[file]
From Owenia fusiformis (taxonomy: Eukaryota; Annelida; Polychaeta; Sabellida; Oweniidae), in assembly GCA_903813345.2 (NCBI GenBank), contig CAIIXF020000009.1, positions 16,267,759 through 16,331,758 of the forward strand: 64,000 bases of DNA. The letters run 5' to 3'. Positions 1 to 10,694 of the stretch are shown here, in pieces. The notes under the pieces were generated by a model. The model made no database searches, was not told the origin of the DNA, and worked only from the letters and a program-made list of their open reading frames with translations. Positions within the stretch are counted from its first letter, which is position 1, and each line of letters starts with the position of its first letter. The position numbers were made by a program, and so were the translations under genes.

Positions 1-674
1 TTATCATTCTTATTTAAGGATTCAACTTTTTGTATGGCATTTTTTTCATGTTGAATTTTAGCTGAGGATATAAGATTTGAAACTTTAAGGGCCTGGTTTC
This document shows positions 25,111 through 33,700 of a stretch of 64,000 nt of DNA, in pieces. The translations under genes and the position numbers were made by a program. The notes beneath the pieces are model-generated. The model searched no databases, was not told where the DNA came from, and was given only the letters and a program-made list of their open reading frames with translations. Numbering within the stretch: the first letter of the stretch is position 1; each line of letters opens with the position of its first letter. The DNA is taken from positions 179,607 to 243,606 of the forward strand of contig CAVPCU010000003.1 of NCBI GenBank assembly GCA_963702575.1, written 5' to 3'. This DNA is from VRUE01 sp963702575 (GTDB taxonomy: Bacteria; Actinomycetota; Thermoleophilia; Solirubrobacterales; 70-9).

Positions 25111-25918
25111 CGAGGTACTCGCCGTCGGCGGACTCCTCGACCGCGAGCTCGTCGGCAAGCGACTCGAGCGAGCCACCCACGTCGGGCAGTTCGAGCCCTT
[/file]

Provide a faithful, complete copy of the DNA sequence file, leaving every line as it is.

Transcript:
From Owenia fusiformis (taxonomy: Eukaryota; Annelida; Polychaeta; Sabellida; Oweniidae), in assembly GCA_903813345.2 (NCBI GenBank), contig CAIIXF020000009.1, positions 16,267,759 through 16,331,758 of the forward strand: 64,000 bases of DNA. The letters run 5' to 3'. Positions 1 to 10,694 of the stretch are shown here, in pieces. The notes under the pieces were generated by a model. The model made no database searches, was not told the origin of the DNA, and worked only from the letters and a program-made list of their open reading frames with translations. Positions within the stretch are counted from its first letter, which is position 1, and each line of letters starts with the position of its first letter. The position numbers were made by a program, and so were the translations under genes.

Positions 1-674
1 TTATCATTCTTATTTAAGGATTCAACTTTTTGTATGGCATTTTTTTCATGTTGAATTTTAGCTGAGGATATAAGATTTGAAACTTTAAGGGCCTGGTTTC
This document shows positions 25,111 through 33,700 of a stretch of 64,000 nt of DNA, in pieces. The translations under genes and the position numbers were made by a program. The notes beneath the pieces are model-generated. The model searched no databases, was not told where the DNA came from, and was given only the letters and a program-made list of their open reading frames with translations. Numbering within the stretch: the first letter of the stretch is position 1; each line of letters opens with the position of its first letter. The DNA is taken from positions 179,607 to 243,606 of the forward strand of contig CAVPCU010000003.1 of NCBI GenBank assembly GCA_963702575.1, written 5' to 3'. This DNA is from VRUE01 sp963702575 (GTDB taxonomy: Bacteria; Actinomycetota; Thermoleophilia; Solirubrobacterales; 70-9).

Positions 25111-25918
25111 CGAGGTACTCGCCGTCGGCGGACTCCTCGACCGCGAGCTCGTCGGCAAGCGACTCGAGCGAGCCACCCACGTCGGGCAGTTCGAGCCCTT